"My feeling is that they don't need me. They've got a wonderful cast," he said. "Zachary Quinto has taken on the character of Spock, and I think it's wonderfully suited. He is a talented guy, he is a very intelligent actor, very well-trained. They've got a great company of people replacing all of us. I don't think they need me, frankly. It's flattering to be talked about, I just don't think they need me. I understand they have just finished shooting and they've got a wonderful actor, Mr. [Benedict] Cumberbatch, who has a great reputation in the U.K. and I think is going to build a reputation here in the United States very quickly. The Sherlock series he is famous for in the U.K. is coming to the United States, and I think he is going to be very quickly recognized as a major talent. He's in the movie. So, I think they're going to do just fine."

The actor also gave his thoughts on the similarities between the original Star Trek and Fringe, both of which were in similar positions when it came to ratings.

"[Star Trek] did very poorly in the ratings, but eventually the show started to become more and more popular until it became a news story where stations were carrying the show at various hours at various times and sometimes on marathons on weekends and six o'clock every night in syndication," he said. "The same thing could happen with Fringe. I could tell you that when Star Trek was put on a Friday night, which is a date night and not a good night for a show like this, it did very, very poorly. Fringe has the same kind of audience -- a very intense audience, a very small audience, but a very intense audience and very committed. I think it's commendable that the people at Fox decided to honor that commitment. I understand that the show does particularly well in recordings -- in DVR recordings. I don't know how that works or how they measure that but what that means is that people who are out on Friday nights record the show and watch it at other times. That's a sign of the commitment to the show."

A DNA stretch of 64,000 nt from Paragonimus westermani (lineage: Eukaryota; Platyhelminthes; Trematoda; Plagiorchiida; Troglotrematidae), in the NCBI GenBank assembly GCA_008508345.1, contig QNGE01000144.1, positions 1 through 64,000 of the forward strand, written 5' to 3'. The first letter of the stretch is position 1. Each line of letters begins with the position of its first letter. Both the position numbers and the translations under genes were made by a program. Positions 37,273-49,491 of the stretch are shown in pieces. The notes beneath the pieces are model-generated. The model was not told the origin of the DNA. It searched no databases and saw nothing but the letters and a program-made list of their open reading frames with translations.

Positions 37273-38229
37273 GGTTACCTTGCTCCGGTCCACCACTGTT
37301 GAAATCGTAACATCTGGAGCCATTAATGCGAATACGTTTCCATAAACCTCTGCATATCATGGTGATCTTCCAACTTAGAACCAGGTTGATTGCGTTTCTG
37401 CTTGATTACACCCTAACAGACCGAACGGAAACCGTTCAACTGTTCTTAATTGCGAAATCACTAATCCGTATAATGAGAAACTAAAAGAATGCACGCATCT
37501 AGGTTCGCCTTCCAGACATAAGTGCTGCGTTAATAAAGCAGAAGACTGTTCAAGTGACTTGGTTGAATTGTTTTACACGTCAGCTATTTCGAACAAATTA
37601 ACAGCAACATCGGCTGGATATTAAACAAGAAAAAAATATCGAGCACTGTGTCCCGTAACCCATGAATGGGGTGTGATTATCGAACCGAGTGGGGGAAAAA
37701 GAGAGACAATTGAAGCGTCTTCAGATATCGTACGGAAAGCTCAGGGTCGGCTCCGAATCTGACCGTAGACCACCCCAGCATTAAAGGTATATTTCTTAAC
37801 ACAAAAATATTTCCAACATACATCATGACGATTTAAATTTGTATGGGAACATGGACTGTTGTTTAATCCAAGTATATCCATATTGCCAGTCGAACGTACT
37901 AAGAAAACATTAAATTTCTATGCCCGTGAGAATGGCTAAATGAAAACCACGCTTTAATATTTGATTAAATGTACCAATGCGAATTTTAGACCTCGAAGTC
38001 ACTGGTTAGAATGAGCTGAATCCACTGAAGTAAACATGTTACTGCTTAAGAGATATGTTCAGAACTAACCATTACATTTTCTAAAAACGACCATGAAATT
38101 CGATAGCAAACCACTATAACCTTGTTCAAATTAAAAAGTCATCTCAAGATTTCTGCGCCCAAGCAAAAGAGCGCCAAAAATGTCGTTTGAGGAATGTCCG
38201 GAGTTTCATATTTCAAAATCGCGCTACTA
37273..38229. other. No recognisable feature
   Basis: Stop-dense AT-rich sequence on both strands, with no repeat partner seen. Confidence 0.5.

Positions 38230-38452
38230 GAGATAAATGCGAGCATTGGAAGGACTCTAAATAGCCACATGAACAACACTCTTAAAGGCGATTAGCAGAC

Considering how well known Nimoy is for his portrayal of Mr. Spock, it’s no surprise he's been called upon to reprise it multiple times. On a recent episode of The Big Bang Theory, Nimoy lent his iconic voice to a Spock action figure.

"The Big Bang series has been an ongoing conversation for a long time for a long, long time regarding an appearance," Nimoy said. "Some time ago, they asked me if I would provide a napkin that I had used and I did. They used it on the show as a gift for the Sheldon character, and it's become one of their most talked-about and most highly enjoyed shows of all time, I understand. They're a wonderfully talented bunch of people. It's a smart show and a show full of talent. They asked me to appear on the show and for various reasons, a physical appearance didn't work out, but they came up with the idea of a voicing of the Spock character with Sheldon being given a Star Trek transporter. The whole idea was wonderful and it was a way for me to deliver a kind of appearance on the show and to work with that very, very talented bunch of people."

In fact, the actor has taken on a number of voice-acting roles over the years, from Dr. Jekyll and Mr. Hyde in The Pagemaster to Sentinel Prime in Transformers: Dark of the Moon. But the actor mentioned he had to work on his speech very early in his career.